Gallardo was born in Santa Clara, California, to a Cuban-American family. She points out that her grandmother, who emigrated from the island long ago, never needed a driver's license or bothered with a passport, but has been allowed to vote in that state because she is a citizen. California is one of the few states that have stayed clear of the great anti-minority backlash.
On the other side of the nation, however, Florida has moved to the top of the class when it comes to discrimination. Federal courts are considering the Republican leadership's attempts to not only outlaw Sunday voting but also severely limit voter registration.
The laws being challenged, for instance, require anyone who helps voters sign up with the state to submit all registration documents within 48 hours. Last week, a federal judge in Tallahassee blocked some parts of the law, but let others — like the prohibition on Sunday voting — stand. To date, the registration requirements have proven so difficult to meet that even groups such as the Boy Scouts of America have given up on registering voters this year.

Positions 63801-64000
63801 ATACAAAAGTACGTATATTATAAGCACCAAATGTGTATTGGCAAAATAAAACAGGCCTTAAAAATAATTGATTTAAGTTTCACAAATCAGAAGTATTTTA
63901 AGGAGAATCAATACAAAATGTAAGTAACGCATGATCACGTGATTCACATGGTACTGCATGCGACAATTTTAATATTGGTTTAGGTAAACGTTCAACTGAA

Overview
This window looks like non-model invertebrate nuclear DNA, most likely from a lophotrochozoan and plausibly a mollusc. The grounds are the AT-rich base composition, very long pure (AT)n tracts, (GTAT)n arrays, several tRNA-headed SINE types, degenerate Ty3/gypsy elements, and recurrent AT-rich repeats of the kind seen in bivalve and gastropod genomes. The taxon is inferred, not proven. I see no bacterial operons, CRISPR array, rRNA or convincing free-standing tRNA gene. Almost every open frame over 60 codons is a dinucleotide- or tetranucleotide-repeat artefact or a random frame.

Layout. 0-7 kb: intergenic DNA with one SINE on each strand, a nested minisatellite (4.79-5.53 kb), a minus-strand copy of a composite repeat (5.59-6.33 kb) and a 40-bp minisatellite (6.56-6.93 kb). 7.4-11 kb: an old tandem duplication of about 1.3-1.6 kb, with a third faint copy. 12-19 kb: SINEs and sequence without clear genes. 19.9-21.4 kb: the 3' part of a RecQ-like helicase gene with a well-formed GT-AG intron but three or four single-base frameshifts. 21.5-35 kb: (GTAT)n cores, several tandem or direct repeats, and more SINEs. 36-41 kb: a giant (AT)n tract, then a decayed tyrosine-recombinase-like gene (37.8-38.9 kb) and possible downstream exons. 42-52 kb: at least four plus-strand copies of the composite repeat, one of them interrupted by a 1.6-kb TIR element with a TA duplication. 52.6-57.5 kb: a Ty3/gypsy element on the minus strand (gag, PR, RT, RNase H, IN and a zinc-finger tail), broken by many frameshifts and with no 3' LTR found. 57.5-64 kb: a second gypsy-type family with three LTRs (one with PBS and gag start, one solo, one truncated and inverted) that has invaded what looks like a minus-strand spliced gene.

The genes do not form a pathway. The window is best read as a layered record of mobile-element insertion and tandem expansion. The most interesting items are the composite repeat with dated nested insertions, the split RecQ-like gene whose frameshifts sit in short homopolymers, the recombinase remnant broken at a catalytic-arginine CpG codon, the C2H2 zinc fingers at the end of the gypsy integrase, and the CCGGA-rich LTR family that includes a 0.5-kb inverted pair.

Among the victims of the Florida law: Jill Cicciarelli, a New Smyrna Beach high-school teacher who last year tried to register several of her students. She had been out on maternity leave, ran afoul of the new law, and was threatened with thousands of dollars in fines. "I just wanted the kids to be participating in our democracy," she says.
More significant, these laws have had a direct impact on minorities. The number of Latinos registered to vote in Florida, for instance, has fallen by ten percent since 2008. (Nationally, there are two million fewer minority voters now than in 2008.) Florida, says Howard Simon, executive director of the state's ACLU, is attempting to "gut the Voting Rights Act."
Is all of this enough to propel Mitt Romney to victory over Barack Obama? Well, the president received 96 percent of black votes in 2008 and more than two-thirds of the Latino vote. And Florida is the nation's largest swing state. Many of the measures, like those in Arizona, Texas, and Minnesota, are under review by courts or face public votes in the future. "The fate of these laws," says the NAACP's Jealous, "will determine that of our country for years to come."